The Miami Marlins have raised more than a few eyebrows in the last couple days. First, they fired manager Mike Redmond literally minutes after the completion of a 3-game sweep at the hands of the Atlanta Braves, who are now 6-0 at Marlins Park this season.READ MORE: Local Leaders Recognize Surfside First Responders
While the move wasn’t a major shocker, some would say that it isn’t Redmond’s fault that guys like Michael Morse, Jarrod Saltalamacchia, Christian Yelich and Steve Cishek have been huge disappointments during the first couple months of the season.
Nevertheless, owner Jeffrey Loria wanted to make yet another managing change and that’s exactly what the team did. Less than 24 hours after Redmond was let go, Miami announced who their new skipper would be.
General manager Dan Jennings, who has no experience as a Major League player or manager (at any level), was named the Marlins new manager by president of baseball operations Michael Hill during a press conference at Marlins Park on Monday.
It’s not going to take very long to see how the players react to the change in leadership as Miami has a game on 16 of the 17 days following the managerial change. So far things haven’t gone particularly well, with the Marlins dropping the first two games of Jennings’ tenure. Both losses were tagged on a member of Miami’s bullpen.
There are a lot of different opinions as to whether the Marlins have made a wise move or a huge mistake in moving Jennings from the front office to the dugout, so here are some of the pros and cons of Loria’s latest experiment.
PRO- Knows The Players, Helped Build The Roster
Acting as the Marlins general manager for the past couple years, and as the assistant GM for six years before that, Jennings knows a lot about the players in the clubhouse. He’s done extensive research on every player on the roster, not to mention the prospects honing their craft in the minors, so if anyone would know how to get more out of these guys it would be Jennings.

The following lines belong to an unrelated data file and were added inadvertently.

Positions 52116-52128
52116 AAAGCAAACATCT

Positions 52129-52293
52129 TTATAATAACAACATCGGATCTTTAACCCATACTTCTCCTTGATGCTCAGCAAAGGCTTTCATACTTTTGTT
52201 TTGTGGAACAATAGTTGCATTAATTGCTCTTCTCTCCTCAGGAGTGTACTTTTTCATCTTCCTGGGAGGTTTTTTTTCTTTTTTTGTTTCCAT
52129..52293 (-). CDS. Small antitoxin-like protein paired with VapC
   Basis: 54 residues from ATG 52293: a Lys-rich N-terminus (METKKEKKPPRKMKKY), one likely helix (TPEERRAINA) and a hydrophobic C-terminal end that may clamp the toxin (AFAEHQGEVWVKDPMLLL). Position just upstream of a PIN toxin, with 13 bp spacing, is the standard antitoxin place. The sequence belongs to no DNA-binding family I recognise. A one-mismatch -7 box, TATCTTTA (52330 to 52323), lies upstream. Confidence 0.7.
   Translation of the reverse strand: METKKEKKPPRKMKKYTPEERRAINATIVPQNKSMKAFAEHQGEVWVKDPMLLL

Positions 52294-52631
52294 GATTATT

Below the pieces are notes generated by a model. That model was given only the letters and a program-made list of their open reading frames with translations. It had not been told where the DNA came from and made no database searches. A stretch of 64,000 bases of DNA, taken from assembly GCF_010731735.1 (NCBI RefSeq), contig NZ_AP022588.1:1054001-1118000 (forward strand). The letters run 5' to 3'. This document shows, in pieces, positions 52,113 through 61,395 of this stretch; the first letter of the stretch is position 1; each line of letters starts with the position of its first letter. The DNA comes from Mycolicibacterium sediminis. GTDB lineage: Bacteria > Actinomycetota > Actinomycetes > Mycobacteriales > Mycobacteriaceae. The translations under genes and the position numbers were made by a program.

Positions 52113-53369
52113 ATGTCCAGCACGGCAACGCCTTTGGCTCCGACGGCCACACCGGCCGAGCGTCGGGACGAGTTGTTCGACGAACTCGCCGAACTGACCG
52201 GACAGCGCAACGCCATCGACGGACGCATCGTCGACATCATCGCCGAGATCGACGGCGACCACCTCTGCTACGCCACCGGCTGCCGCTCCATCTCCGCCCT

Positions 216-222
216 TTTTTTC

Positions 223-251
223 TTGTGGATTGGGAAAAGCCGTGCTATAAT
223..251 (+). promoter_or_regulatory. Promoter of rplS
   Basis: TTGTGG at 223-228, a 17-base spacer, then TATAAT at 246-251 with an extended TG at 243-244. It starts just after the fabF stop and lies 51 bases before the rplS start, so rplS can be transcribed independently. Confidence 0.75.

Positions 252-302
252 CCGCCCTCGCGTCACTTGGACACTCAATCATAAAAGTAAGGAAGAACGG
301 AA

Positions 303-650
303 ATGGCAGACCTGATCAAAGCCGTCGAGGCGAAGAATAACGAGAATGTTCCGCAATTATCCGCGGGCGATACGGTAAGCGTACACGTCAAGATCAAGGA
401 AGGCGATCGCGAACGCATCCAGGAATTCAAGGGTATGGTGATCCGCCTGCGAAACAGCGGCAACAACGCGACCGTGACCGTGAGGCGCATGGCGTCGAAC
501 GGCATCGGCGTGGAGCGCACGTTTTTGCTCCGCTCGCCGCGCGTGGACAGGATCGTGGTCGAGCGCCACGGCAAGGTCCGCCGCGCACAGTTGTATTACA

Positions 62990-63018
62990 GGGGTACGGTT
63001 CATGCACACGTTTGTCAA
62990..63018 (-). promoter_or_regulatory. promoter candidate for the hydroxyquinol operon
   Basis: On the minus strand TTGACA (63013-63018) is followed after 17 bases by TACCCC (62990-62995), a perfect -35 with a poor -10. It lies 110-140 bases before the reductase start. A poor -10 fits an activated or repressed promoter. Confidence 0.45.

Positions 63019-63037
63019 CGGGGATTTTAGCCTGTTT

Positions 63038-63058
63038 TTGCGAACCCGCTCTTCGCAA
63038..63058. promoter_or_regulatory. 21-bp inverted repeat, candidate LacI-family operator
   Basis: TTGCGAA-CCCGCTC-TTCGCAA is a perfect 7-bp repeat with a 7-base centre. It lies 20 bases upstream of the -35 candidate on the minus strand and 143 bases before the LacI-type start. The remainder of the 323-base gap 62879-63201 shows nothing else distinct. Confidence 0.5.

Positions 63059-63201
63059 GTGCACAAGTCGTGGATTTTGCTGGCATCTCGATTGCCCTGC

CON- No Experience
While Jennings has been around professional baseball for nearly thirty years, he has no experience as a manager or player whatsoever.READ MORE: Miami Police Department Sees Record Number of Applications In Hours
PRO- Positive, Upbeat Guy
One of the things that people around the Marlins seem to love about Jennings is that he is a very positive and upbeat person. That kind of attitude could be very good for a team that has had as many struggles as the Marlins have had so far this season.
CON- Never Been Done Before
Being innovative is generally a good thing, but it’s hard to say that in this case. There has never in Major League Baseball history been a manager that had no professional playing or coaching experience. Ever. Hopefully Jennings will turn this CON into a PRO by the end of the season.
PRO- New Voice In The Clubhouse
The Marlins certainly have the talent to be a winning team but that hasn’t come through on the field just yet. Owner Jeffery Loria is hoping that a new voice leading the team will help push them in the right direction. It’s a tactic that has worked plenty of times in the past for other teams, both in baseball and many other sports.
CON- Jennings Is Tight With Ownership
Marlins players may be hesitant to trust Jennings knowing that he is so close with Loria. Having a buffer between the clubhouse and owners box is an important trait with professional teams and suddenly the Marlins don’t have that anymore. Can Jennings convince his players that they can trust him to keep certain things just between them and not tell ‘the suits’?
PRO/CON- Attached To Players He Brought In
This one could go either way and frankly, we won’t know until things play out on the field. Jennings may feel an attachment to players he pursued as free agents and stick with them in the lineup longer than he should. Michael Morse is a great example. Jennings loves Morse and has defended him several times, but his struggles can’t be ignored. Morse has been a major disappointment so far as a Marlin and it will be interesting to see how long Jennings sticks with him in the starting lineup if the first baseman continues to underachieve.MORE NEWS: ‘Greyson’s Law’ To Add Protections For Children At Risk Of Parental Harm
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